View from nearly 15,000 feet elevation, going over the backbone of the Andes.
Going “High” in South America
Recently I had a five-week trip planned for South America, with the goals of getting to the Galapagos Islands in Ecuador, Machu Pichu and the Sacred Valley in Peru, and to spend some time on a tributary of the Amazon River called Manu, which is a national park in Peru. Basically the plan was to hit some of the top highlights for South America.
However for a number of reasons though, my route and itinerary were less than optimal. This was due in part to my own planning, but also due to the requirement to hit specific places on specific dates (i.e. availability of a cabin on the cruise boat I had selected in the Galapagos, available dates for the Amazon experience, and wanting to see the famous Inti Raymi Festival of the Sun that takes place only on June 24). The effect was that my route had me bouncing up to high elevations and then down to sea level or lower heights, back and forth, thereby wasting most of the acclimatization that I had previously gained.
Graphic: The Wrong Way to Plan a Trip to High Elevation Destinations – Graph of Altitude in ft. versus Route
I had four different remedies for altitude sickness to try: Diamox, Acetazolamide, water infused with liquid chlorophyll, and I also resorted to trying the locally available coca leaf extract candies (the leaves are also used for brewing tea).
Diamox and Acetazolamide are both prescription medications, so one would need to consult with their physician.
Liquid Chlorophyll can be sourced at health food and vitamin stores. It’s thought to help with oxygenation of the blood and cells, something obviously impaired when you are at altitude. It can also help to bring your body back to a more alkaline state, and has a side effect of turning one’s poop green (so don’t freak out if that happens).
Coca Leaf Candies – so for the record, coca leaf candies, tea, and leaves are legal in Ecuador and Peru. They are widely available in markets and sometimes even provided gratis by hotels. They are NOT likely to be legal back at your home country, so don’t even think about bringing home any samples. Similarly, this probably would ring the bell on certain screening tests, as apparently they aren’t testing for the active ingredient they are trying to screen, but compounds that are along for ride.
In my case, landing in Quito, Ecuador (altitude of 2850m or 9300 ft.), I spent four days acclimatizing and getting over the dizziness, headache, and shortness of breath. I put some liquid chlorophyll into my water bottle and tried to stay hydrated that way, and I also bought some coca leaf extract candies which I used a twice a day. Both of these worked or helped, but they were not totally effective. Arguably, it might have been better if I had started the chlorophyll supplement a week before arriving, and I still had a headache most of the time.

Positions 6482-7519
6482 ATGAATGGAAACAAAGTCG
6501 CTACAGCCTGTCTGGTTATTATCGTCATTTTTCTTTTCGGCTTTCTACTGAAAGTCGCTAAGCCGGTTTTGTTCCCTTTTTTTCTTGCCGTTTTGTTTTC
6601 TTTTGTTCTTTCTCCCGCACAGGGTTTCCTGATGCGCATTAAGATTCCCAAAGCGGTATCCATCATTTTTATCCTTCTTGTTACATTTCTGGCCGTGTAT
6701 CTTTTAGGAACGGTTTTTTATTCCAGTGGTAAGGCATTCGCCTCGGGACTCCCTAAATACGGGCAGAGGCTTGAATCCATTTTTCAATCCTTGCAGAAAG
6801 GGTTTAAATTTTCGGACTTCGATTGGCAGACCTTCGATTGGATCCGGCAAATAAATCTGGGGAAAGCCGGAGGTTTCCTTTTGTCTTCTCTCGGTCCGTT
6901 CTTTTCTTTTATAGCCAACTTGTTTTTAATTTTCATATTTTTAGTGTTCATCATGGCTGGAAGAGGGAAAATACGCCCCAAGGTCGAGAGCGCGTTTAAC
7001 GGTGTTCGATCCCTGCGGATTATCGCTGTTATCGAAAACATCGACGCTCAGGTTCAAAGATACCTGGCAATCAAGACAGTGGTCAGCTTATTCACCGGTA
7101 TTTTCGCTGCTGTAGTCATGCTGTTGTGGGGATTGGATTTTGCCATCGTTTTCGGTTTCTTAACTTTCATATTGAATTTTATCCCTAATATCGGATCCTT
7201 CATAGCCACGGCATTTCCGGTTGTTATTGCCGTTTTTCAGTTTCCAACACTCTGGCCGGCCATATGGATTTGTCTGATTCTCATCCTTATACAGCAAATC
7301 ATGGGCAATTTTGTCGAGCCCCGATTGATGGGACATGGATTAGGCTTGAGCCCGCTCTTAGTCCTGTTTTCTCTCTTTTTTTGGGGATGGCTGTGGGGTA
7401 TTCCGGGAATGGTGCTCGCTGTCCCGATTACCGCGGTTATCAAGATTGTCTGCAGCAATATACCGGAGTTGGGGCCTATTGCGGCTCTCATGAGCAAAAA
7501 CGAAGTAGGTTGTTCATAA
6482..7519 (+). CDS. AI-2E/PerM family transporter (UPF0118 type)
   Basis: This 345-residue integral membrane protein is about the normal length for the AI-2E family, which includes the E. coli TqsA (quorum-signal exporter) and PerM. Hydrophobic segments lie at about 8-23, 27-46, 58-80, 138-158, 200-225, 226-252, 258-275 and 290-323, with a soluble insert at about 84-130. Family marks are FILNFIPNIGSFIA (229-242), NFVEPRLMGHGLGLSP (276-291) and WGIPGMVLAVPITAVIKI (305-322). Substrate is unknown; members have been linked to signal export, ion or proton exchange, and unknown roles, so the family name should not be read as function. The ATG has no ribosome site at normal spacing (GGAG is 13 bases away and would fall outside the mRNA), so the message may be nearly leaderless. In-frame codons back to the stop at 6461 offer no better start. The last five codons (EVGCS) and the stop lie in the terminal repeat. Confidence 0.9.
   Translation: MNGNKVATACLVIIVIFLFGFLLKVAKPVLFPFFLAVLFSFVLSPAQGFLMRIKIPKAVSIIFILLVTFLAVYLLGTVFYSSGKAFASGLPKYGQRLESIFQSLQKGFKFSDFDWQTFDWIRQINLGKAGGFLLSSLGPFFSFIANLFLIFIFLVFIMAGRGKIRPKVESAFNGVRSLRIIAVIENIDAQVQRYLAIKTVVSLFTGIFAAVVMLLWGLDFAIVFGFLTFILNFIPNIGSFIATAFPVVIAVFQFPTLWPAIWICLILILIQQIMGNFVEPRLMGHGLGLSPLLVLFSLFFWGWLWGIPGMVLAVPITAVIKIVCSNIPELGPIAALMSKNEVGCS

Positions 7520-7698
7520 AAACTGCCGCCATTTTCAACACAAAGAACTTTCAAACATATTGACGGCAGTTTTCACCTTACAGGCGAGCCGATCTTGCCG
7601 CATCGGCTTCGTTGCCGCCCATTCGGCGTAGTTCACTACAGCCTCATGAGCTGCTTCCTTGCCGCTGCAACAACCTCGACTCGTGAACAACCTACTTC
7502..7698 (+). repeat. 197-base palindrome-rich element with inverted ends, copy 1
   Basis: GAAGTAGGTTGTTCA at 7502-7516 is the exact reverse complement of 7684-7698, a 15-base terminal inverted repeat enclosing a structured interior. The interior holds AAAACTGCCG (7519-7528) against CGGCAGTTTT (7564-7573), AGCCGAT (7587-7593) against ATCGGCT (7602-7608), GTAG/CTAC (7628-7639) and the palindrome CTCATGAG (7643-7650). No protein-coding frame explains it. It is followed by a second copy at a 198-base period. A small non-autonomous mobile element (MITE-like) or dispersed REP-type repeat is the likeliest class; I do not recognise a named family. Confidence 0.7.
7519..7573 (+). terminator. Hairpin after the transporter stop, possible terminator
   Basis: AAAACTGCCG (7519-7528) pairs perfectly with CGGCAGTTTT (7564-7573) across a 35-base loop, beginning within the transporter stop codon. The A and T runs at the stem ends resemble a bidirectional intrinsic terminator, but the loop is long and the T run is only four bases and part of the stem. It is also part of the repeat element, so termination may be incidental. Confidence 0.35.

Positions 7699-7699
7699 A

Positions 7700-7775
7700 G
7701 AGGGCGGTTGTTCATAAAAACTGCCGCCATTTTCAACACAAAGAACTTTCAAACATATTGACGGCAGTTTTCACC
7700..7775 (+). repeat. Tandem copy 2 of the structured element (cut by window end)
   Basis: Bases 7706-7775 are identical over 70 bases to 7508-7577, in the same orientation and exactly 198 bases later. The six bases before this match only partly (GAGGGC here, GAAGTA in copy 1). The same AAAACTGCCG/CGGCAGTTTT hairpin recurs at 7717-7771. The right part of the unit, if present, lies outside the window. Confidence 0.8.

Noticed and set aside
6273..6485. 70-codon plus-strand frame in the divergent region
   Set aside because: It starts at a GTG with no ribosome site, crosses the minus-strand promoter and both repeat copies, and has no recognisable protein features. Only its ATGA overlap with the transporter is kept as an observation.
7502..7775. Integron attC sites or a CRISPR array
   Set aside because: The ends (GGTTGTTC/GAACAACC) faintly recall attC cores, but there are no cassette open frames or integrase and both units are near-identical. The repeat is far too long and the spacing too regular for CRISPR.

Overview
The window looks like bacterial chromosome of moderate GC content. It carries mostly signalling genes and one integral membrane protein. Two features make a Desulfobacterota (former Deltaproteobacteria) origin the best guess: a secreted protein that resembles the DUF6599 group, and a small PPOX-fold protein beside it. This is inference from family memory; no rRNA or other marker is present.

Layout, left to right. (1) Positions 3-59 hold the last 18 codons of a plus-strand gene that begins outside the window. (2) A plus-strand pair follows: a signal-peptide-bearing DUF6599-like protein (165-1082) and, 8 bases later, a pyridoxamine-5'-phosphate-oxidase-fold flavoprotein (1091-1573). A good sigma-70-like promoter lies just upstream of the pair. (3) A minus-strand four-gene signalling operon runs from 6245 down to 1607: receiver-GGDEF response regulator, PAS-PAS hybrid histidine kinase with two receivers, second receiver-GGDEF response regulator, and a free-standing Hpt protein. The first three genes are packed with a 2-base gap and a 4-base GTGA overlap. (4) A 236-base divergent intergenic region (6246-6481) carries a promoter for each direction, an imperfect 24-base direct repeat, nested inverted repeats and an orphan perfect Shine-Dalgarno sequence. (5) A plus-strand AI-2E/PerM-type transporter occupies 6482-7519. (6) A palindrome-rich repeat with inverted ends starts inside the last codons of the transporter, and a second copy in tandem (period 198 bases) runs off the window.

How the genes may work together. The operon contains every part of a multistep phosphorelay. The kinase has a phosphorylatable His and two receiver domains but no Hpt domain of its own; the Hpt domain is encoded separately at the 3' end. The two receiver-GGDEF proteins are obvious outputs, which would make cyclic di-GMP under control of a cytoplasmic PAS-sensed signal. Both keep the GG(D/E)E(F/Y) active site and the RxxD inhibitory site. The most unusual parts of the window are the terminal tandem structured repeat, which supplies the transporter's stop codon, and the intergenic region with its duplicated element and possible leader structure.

My next stop put me at sea level in the Galapagos for more than a week – long enough for the acclimatization I had just acquired to wear off.
So of course, it was time to “go high” again in terms of altitude, by going to Cusco for a couple of days (altitude of 3400 m or 11,100 ft.). I tried the Acetazolamide tablets this time, but my symptoms were definitely worse than when I had been in Quito and taking non-prescription remedies
Shortly after arriving in Cusco I traveled back down to a much lower elevation by visiting Manu National Park (altitude of 350 m of 1150 ft.) for a whole week, thereby yet again throwing away again any minor acclimatization that might have occurred. On the way back to Cusco we came over the backbone of the Andes, and hit a height of 4600 m or 15,000 feet where the altitude effects were very strong. I doubt I could have walked very far in those circumstances. I had taken a Diamox tablet earlier in the day, but honestly I think the side effects of the Diamox were as bad or worse than the altitude sickness itself.
When back in Cuzco, I stocked up on the local coca leaf extract candies, and tried an experiment. I had heard from other travelers that Coca-Cola was useful in reducing the headaches caused by the altitude – the reason being that caffeine in the Coke helped to dilate blood vessels in the brain, thereby relieving the headache somewhat. So into a medium size bottle of Coca-Cola I put three of the coca extract candies (broken up), and about half an ounce (15 mil) of the liquid chlorophyll to help, and then used that to fill my water bottle with during the day. For me at least, this homebrew remedy worked the best, but of course your mileage may vary.
Any trip with any destinations that are at altitude will benefit from some advance planning in terms of route, time periods available to acclimatize, and what remedies you plan to employ. It’s advisable of course to discuss your options with your own physician in advance. The worst approach is to just try to tough it out.
Having said that, be aware that while local remedies are typically legal in that location, and more often note the most effective, their use can have unintended consequences later on in different jurisdictions.
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A few “high” places in South America: